The term ‘jewel in the crown’ has been well used but never more is it so apt in describing the Kingdom of Oman, the jewel in the crown comprising of the Arab states. Oman simply is the ‘essence of Arabia’.
Dominated by an interior of jagged mountains (jebels), great desert and plains, Oman is a panoramic delight occupying the eastern bulge of the Arabian Peninsula, and until recently has been among the backwaters of world tourism. The country’s great and varied scenery has almost a childlike innocence – unspoilt, unblemished and uncorrupted.
Geographically the country ranges from the fiord-like empty majesty of the Musandam Peninsular that plunges into the Strait of Hormaz in the north, to the lush, monsoon-filled tropical Salalah in the south. In between lays the great sandy desert (Rub al Khali, the famed ‘Empty Quarter) and the high Batinah Plain.
Populated as early as 6000 years BC, few countries can boast to have suffered so little oppression. Only in the 17th century was Oman slightly occupied by the Portuguese, and once expelled, the country has maintained self rule by the royal sultan family of Bin Said. Held back by years of over-conservative, inward thinking rule, Sultan Qaboos bin Said came to the throne in 1970 after disposing his father which began a renaissance that brought Oman from the dark ages into the 21st century. Today the country has great wealth by its oil, copper, gold, marble & granite, and more recently tourism. With this wealth Oman has gently modernized the country without the show of flashy excesses as displayed by its neighbour, the United Arab Emirates.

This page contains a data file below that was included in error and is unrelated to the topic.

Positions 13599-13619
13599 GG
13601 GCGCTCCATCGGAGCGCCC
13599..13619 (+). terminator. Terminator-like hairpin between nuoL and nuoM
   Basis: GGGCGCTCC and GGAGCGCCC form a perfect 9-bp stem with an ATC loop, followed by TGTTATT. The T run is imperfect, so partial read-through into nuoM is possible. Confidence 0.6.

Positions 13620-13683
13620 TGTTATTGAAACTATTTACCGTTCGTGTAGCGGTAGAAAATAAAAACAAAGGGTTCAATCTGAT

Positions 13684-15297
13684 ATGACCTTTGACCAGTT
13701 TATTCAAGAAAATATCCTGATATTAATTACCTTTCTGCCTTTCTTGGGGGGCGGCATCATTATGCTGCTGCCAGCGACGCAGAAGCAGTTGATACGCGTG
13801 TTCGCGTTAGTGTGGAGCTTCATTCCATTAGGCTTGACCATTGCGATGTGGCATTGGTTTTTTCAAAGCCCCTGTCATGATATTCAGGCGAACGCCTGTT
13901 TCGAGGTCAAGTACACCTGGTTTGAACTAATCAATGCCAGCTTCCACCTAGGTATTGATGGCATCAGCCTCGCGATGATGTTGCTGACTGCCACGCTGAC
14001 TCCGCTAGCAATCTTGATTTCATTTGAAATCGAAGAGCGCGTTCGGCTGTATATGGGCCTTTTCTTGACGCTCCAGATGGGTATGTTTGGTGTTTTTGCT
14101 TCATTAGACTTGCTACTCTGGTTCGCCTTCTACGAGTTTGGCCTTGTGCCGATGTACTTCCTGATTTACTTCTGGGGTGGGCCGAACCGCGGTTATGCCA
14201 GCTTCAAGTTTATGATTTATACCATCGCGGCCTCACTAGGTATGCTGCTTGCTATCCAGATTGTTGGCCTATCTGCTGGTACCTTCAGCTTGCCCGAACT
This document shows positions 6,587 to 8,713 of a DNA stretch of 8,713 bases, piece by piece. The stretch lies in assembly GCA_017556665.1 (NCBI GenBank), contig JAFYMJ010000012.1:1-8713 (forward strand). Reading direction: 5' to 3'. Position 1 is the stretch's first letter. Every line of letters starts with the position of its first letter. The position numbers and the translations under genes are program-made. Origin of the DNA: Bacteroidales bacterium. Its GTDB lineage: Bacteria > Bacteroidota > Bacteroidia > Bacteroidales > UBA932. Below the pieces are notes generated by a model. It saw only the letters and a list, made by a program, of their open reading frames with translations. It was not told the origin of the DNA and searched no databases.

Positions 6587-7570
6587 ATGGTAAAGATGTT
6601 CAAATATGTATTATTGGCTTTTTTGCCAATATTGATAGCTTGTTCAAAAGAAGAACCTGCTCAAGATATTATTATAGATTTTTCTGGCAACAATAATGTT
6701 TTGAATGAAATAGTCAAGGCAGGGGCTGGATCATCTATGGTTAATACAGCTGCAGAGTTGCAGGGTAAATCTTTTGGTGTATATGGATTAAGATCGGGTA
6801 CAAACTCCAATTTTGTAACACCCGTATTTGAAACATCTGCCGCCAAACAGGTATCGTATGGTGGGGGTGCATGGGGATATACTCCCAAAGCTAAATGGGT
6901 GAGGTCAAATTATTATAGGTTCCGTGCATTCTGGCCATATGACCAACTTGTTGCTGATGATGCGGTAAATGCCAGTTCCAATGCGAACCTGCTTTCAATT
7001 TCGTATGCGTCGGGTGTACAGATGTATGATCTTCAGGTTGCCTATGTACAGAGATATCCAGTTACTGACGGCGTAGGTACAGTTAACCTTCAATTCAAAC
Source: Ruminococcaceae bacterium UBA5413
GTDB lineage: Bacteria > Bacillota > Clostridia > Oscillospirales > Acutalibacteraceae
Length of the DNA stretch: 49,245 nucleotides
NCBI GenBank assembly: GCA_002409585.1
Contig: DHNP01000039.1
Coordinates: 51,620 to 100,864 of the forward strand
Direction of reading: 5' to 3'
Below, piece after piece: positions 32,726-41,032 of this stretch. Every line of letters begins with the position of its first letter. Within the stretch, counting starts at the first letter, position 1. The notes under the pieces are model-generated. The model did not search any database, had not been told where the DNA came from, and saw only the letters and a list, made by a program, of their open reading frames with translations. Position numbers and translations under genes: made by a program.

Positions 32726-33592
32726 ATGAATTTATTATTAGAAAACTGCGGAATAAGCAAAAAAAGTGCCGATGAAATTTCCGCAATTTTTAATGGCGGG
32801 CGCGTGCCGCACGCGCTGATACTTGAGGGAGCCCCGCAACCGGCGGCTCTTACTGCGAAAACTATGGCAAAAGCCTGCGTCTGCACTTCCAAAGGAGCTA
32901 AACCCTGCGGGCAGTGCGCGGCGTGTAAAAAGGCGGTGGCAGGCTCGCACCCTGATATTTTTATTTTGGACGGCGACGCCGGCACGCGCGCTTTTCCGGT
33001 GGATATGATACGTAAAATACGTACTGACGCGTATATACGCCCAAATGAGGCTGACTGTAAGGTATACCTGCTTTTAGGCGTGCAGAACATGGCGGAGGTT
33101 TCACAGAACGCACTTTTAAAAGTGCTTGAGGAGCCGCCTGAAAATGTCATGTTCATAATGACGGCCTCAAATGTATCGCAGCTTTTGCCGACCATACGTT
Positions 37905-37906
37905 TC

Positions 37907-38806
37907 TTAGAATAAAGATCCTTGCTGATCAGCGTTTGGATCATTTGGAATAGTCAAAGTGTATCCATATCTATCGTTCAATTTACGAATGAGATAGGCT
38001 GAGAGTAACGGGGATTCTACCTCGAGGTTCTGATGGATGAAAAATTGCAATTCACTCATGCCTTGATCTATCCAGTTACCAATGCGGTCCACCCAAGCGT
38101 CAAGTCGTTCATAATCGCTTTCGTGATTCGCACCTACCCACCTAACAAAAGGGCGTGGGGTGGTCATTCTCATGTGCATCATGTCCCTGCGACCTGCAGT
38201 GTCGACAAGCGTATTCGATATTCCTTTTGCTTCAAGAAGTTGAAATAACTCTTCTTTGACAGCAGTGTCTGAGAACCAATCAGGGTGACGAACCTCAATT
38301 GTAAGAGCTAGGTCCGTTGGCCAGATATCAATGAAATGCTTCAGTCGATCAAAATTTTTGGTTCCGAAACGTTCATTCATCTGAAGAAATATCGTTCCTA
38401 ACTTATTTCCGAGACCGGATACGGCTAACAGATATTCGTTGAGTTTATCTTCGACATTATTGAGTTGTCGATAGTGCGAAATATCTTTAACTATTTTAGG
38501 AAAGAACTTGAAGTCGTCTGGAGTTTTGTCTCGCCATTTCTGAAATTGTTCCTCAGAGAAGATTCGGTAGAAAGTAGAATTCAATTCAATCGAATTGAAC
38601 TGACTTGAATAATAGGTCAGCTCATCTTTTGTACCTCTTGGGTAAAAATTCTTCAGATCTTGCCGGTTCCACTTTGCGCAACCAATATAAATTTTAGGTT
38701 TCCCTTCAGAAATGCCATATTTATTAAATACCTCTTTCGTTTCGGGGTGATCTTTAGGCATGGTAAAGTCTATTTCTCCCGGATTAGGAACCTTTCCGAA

Oman is made up of 6 regions and 2 Governorates. From the north moving to the south they are: Musandam Governorate, Al Batinah vicinity, Muscat Governorate, Dhahrah vicinity, A’Dakhiliyag vicinity, Al Wusta vicinity, Al Sharqiyah vicinity and Dohfar vicinity